First 10 Songs on Shuffle – Week #1

#1. ‘Surrender’ – Cheap Trick, Heaven Tonight (1978) – Of course shuffle starts me off with a recognizable hit that fits into the “classic rock” pool, a term I really don’t care for, but yes… ‘Surrender’, you want to rock out to it when it blares out your speaker. Cheap Trick knew how to mix rock, pop, and energy into songs like these. They just ooze a certain kind of cool.

#2. ‘Whipping Post’ – The Allman Brothers Band, The Allman Brothers Band (1969) – Early Allman Brothers, jamming, hard-driving blues-rock with an edge. This may not be a monolithic live version, but it’s quite raw and to the point. You can’t beat it.

#3. ‘Batman’ – The Who, Ready Steady Who EP (1966) – The great, thumping, badass bass-driven cover of the 1960s Batman television series theme you never knew you needed. You’re welcome.

#4. ‘Thank You Girl’ – The Beatles, 1963 single – As a huge Beatles fan, I am a bit biased… Even a not-so-great song from the band, I can’t call bad. For other folks, it’s easy to name a bad Beatles song. They’ll often point to things like ‘Ob-La-Di, Ob-La-Da’, ‘Run for Your Life’ (that song’s lyrics are pretty bad, I will say that), ‘Wait’, ‘A Taste of Honey’, ‘Mr. Moonlight’, the like… For me, the worst Beatles song is simply a “doesn’t do much for me” kind of song, not an ear-grating one. ‘Thank You Girl’, the B-side of the peppy ‘From Me to You’ single from April 1963, was pretty much a treat for the female fans. It’s catchy enough, but it doesn’t hit you the way something like the quasi-blues of ‘From Me to You’ does, or the sheer energy of ‘I Want To Hold Your Hand’, or even its stately B-side ‘This Boy’. Releasing it made sense, though the fan in me would’ve liked it if the 1963 version of ‘One After 909’ was the B-side!

#5. ‘We’ve Got It Goin’ On’ – Backstreet Boys, Backstreet Boys (1996) – Uh oh, nostalgia time! I admit that I have this typical 90s thing on my iPod because I was a kid when this came out, and I loved it then, I enjoy it now. No, it’s not a good song by any means, it’s dated as all hell, but it is upbeat and fun… So this is one of those… Guilty pleasures. Nothing more, nothing less. Nothing to say here, really.

#6. ‘That’s the Way of the World’ – Earth, Wind & Fire, That’s the Way of the World (1975) – Yes, some know Earth, Wind & Fire for their more uptempo hits (‘Shining Star’, ‘Sing a Song’, ‘Boogie Wonderland’), but their slower side is just as great – this song being a perfect example. Everything from the vocals to the arrangement, just pure beauty.

#7. ‘Miss You’ – The Rolling Stones, Some Girls (1978) – Ahhh, our dear old bad boys of rock in the early-to-mid 1960s! The Rolling Stones were thought to have fallen off after the release of the 1972 landmark Exile on Main St. (in my humble opinion, that is not their best album. Let It Bleed gets my vote.), but there are merits to be found in their overlooked mid-70s catalogue. Some Girls, released at the height of punk and disco, was seen as the “comeback”. It’s true that Some Girls boasted several strong songs and was overall a great spinner, and this track – the band’s foray into disco – is pretty darn successful. It has that Stones grit and style, while being fun to dance to, and not really sounding all that dated. I actually think it holds up better than some of the disco hits of that particular era.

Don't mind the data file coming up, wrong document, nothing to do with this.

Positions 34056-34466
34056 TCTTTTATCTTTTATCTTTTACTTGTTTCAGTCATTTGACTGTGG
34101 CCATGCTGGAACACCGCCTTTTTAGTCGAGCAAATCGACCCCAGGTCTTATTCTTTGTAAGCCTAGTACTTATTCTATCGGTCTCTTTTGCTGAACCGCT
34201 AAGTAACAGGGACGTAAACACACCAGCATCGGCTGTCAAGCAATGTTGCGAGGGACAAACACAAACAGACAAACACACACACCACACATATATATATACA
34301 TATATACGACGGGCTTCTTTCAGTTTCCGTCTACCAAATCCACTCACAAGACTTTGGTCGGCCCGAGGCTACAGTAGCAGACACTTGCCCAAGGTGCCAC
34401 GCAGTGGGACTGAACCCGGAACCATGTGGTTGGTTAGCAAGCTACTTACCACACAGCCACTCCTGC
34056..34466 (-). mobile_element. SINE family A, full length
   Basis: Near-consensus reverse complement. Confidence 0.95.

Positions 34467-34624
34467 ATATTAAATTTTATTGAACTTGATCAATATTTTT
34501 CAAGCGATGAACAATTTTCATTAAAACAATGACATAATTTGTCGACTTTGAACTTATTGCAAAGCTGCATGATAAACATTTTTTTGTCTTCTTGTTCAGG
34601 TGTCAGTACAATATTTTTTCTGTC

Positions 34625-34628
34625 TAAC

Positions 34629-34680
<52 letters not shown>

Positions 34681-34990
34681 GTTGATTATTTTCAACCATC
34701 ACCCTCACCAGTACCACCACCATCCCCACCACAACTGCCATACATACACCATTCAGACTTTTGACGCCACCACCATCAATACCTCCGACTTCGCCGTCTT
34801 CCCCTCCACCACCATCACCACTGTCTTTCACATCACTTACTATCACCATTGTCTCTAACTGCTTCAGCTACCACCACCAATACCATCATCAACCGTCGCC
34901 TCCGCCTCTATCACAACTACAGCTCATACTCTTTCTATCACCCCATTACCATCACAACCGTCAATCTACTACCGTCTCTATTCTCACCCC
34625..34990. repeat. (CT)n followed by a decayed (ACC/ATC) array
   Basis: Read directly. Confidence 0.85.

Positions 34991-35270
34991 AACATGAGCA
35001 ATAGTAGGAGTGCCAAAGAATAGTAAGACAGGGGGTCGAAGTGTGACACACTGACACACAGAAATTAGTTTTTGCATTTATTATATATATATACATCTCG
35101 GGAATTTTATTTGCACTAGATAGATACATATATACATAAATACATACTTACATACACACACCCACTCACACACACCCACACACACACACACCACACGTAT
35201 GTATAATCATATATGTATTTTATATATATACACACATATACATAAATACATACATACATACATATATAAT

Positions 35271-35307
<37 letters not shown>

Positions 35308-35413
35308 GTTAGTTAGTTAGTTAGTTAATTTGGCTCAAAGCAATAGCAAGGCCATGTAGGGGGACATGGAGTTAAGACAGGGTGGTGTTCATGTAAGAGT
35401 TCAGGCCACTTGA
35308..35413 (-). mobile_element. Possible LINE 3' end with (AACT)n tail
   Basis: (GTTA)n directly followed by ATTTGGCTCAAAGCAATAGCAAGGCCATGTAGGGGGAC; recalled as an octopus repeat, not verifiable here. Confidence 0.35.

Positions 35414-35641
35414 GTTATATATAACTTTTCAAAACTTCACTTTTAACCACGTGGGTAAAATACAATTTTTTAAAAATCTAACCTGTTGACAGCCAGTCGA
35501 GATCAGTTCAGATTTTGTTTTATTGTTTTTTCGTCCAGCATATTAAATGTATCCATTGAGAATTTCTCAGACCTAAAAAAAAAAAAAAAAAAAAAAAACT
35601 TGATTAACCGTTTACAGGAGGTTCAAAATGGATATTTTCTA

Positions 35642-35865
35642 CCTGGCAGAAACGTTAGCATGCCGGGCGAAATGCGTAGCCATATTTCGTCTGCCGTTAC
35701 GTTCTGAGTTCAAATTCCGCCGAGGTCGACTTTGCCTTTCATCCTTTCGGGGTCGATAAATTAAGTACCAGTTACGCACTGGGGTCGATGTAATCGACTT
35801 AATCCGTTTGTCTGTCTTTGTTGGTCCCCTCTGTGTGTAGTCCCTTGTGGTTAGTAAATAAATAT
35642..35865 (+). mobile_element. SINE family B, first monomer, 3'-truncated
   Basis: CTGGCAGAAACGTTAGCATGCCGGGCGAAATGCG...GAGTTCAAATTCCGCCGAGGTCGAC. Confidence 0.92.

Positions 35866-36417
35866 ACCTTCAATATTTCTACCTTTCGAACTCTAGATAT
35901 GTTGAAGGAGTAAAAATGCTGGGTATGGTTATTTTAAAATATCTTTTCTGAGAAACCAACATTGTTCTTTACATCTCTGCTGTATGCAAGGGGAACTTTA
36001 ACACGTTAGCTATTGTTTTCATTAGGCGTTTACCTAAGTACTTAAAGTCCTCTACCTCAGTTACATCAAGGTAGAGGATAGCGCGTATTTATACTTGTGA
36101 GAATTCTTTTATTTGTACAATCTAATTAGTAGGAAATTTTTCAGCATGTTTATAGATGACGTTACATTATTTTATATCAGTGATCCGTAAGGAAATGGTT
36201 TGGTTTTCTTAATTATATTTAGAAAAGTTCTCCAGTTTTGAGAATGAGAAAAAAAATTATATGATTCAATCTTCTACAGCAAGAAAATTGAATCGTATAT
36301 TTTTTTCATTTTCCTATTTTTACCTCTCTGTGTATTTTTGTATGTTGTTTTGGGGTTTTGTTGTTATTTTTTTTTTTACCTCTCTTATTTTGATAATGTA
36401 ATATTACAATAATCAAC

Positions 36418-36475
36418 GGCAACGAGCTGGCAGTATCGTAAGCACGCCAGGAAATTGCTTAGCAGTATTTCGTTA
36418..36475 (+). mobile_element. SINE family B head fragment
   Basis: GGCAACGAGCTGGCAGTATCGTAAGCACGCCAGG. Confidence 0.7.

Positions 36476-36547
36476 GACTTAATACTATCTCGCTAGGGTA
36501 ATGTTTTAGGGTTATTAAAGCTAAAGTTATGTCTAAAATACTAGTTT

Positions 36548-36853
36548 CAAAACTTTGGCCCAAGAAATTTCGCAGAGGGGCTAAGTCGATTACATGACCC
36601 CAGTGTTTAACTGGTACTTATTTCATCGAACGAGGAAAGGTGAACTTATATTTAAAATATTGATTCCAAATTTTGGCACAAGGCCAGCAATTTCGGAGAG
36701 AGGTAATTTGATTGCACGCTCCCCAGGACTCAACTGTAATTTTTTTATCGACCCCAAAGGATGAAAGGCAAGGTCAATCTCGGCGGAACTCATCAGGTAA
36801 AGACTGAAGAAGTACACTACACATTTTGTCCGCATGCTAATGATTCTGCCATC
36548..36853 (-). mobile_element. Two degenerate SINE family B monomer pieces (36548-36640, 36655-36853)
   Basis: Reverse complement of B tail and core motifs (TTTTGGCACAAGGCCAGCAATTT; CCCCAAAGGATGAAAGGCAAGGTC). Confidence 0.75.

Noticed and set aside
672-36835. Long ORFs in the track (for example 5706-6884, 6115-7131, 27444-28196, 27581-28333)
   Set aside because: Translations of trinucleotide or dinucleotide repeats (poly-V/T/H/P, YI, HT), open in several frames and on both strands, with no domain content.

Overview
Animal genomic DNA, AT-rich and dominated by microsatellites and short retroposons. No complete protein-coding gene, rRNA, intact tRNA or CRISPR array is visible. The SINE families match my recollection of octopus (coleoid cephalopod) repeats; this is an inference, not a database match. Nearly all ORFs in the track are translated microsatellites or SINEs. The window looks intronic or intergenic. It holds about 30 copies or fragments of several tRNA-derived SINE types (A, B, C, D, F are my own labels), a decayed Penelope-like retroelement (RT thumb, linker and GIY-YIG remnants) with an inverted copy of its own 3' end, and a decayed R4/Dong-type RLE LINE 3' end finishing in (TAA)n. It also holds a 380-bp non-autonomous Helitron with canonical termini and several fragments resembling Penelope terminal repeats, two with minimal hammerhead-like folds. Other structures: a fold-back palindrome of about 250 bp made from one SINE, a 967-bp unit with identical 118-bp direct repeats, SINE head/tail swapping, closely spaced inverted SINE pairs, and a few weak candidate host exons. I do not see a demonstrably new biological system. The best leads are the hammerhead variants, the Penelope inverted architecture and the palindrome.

#8. ‘Imagination Land’ – Michael Giacchino, Inside Out soundtrack (2015) – You can’t go wrong with a Pixar score, and Giacchino once again delivered the goods with Inside Out. Giacchino really sunk us into an atmospheric, almost psychedelic collection that perfectly aligns with the cerebral setting and themes. ‘Imagination Land’, bouncy and off-kilter compared to the rest of the ethereal tracks, fits the sequence it’s set in. A land of weird shapes and all kinds of colors and objects, it’s what you would hear in the imagination of someone who is in their preteen years, who was still holding onto the innocence they had as a kid.

#9. ‘Something’ – The Beatles, Abbey Road (1969) – Here we go, a top-notch Beatles song! What can be said that has not been said before about Abbey Road and one of George Harrison’s greatest songs? It feels like the true bridge between his previous work, and the angelic epics of his triple solo album All Things Must Pass. Love and godliness make for a song that may seem simplistic on the surface, but at its core is something truly special. You couple that with a layered, absolutely perfect arrangement and you get perfection.

#10. ‘Let’s Go Away for Awhile’ – The Beach Boys, Pet Sounds (1966) – Would you look at that, a Pet Sounds track! I feel that Pet Sounds‘ instrumentals don’t really get enough credit, for they are lush, complex, beautifully-constructed pieces. ‘Let’s Go Away for Awhile’, with its classical structure, is no exception. On a side note, I saw Brian Wilson and his band (including original Beach Boy Al Jardine, and early-70s Beach Boy Blondie Chaplin!) play the entire Pet Sounds album live, along with many Beach Boys songs… Not only was it heavenly, but he and the crew did all of these songs justice. It was a truly excellent experience.

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